Champagne glasses might well have been clinking at the Heritage Foundation on April 15. That's when the Washington Post ran a massive, 2,250-word profile on the foundation's rising young star, Ryan T. Anderson -- in largely favorable terms.
Anderson, a research fellow at Heritage, cuts against the stereotype of a white-haired conservative repeating stale arguments. The 33-year-old scholar is making a bright, deep mark in the ongoing debate over same-sex marriage. And the Post is unsparing in its compliments:
His appeal in part owes something to counter-programming. A Princeton graduate with a doctorate in economic policy from Notre Dame, his views are at odds with other elite academics with whom he has so much in common. They are the opposite of those in his demographic. A devout Catholic, he nonetheless believes it a losing argument to oppose the legality of same-sex marriage on religious or moral grounds.
Also in his favor: He’s telegenic, an enthusiastic debater, and he can talk for hours.
Brisk-reading despite its length, the article follows Anderson to a debate at the University of Colorado’s law school. It tells how Piers Morgan and Suze Orman ganged up on him. And it reports how MSNBC's Ed Schultz had Anderson's mike cut off in frustration.
WaPo also scans Anderson's arguments for traditional marriage: some of them garden-variety conservative, such as "sexual complementarity" and the state's interest in caring for children; some of them more novel, such as the assertion that "my definition of marriage is allowed in the Constitution":
“We argue that marriage really exists to unite a man and a woman as husband and wife to then be mother and father to any children that that union creates,” Anderson says to the voice on the other end of the line.
“This is based on anthropological truths that men and women are distinct and complementary. It’s based on a biological fact that reproduction requires both a man and a woman. It’s based on a social reality that children deserve a mom and a dad.”
He barely needs a breath. “Our argument is that this is what gets the government in the marriage business,” he says. “It’s not because the state cares about consenting adult romance.”
The Post's interest in Anderson as a person is signaled by an amazing 11 paragraphs of bio material: his upbringing with four brothers, his studies at a Quaker school in Baltimore, his talent in percussion instruments like marimba and hammer dulcimer. The story also notes a paradox: This champion of traditional marriage is still single.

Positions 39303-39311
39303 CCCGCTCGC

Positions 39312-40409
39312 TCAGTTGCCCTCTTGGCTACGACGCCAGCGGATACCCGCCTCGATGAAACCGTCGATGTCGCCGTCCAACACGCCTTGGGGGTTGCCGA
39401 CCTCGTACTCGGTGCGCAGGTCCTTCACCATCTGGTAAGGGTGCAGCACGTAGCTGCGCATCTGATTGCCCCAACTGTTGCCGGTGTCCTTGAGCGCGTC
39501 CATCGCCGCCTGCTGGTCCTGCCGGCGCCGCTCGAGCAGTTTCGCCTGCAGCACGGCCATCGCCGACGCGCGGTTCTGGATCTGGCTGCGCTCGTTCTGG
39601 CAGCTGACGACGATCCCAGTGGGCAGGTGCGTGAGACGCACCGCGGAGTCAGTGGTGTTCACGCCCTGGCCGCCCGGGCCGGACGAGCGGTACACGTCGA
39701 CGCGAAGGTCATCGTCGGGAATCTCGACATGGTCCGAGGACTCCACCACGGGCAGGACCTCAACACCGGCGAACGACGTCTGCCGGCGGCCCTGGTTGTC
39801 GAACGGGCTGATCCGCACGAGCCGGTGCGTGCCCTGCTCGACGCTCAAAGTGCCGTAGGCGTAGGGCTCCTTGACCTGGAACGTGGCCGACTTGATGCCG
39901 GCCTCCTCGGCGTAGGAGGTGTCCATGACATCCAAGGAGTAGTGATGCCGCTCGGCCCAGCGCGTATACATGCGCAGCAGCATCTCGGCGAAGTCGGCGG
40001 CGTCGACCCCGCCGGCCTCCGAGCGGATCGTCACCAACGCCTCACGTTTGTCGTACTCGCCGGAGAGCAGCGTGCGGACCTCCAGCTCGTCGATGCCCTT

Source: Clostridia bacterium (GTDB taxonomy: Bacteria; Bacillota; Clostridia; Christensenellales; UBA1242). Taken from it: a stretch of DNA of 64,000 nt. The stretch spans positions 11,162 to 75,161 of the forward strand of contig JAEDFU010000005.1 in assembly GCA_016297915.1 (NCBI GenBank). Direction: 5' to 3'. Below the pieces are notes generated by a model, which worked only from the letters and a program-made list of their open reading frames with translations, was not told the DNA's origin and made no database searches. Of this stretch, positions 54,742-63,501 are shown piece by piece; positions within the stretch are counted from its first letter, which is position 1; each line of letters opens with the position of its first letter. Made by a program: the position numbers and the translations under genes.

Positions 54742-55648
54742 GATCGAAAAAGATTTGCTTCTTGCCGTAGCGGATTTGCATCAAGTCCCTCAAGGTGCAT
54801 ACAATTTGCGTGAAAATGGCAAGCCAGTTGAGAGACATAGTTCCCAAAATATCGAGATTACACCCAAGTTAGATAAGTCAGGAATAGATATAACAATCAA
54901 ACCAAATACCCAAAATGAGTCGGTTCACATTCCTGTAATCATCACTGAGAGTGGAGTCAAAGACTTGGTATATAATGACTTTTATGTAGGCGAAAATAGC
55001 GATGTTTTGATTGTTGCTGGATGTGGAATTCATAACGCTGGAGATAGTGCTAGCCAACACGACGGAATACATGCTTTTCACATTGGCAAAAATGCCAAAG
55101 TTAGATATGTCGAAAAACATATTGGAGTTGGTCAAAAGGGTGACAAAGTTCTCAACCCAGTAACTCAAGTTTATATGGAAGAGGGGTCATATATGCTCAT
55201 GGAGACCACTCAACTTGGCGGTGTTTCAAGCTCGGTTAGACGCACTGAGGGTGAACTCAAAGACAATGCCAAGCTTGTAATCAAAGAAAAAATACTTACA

The paper hints at his nimble style in warning about future challenges to marriage, such as five-year marriage "contracts" and "the same-sex throuple" -- a three-person partnership. More than once, Anderson seems to catch listeners and opponents off guard.
If anything, the Post leans too far in favor of Anderson. In a debate with a liberal professor in Colorado, the story gives him a whopping 13 paragraphs, but keeps his opponent to a paltry four. And whenever she makes a point, WaPo quotes his comeback. Granted, the profile is about him, but still.
Not that the newspaper lets everything Anderson says go unanswered. "I don’t think allowing gay people to marry is going to cause more fathers to leave," Melissa Hart, his debating opponent at Colorado, says drily. Fred Sainz of the Human Rights Campaign gives Anderson props for style but says his side is destined to lose as more people see gays marry.
"At the end of the day, he's on the wrong side of history," Sainz says of Anderson. Adds the Post:
Other opponents criticize Anderson for muddy logic and say he cherry-picks social science to his advantage. They say his articulate arguments boil down to no more than circular reasoning: Marriage should not be extended to same-sex couples because his definition of marriage is open only to a man and a woman.
Veteran GetReligion readers will no doubt notice what we haven't discussed yet: religious content. There's almost none of it in this lengthy story, although it has obvious connections to marriage, family and sexuality. The most we get is the sliver of Catholic background you’ve already read about, and for the reason you read: Anderson believes it's a losing battle to defend traditional marriage by religion or morality.
The Post profile ends on a note that others might consider pessimistic, but Anderson seems to take in stride. The newspaper appears to agree with Sainz about the "wrong" side of history, in recounting the march of court decisions that have overturned laws for traditional marriage.
"The tides are against Anderson," the Post says, one argument he doesn't contest. He predicts that the traditional-marriage movement may go the way of the pro-life movement, trying to limit the practice in one way or another.
At the very least, Anderson hopes, people will understand his views, even if they still disagree -- not reflexively call them evil or bigoted. He's already succeeded with the Washington Post. And the newspaper deserves praise for helping us understand as well.
Photo courtesy of Ryan T. Anderson.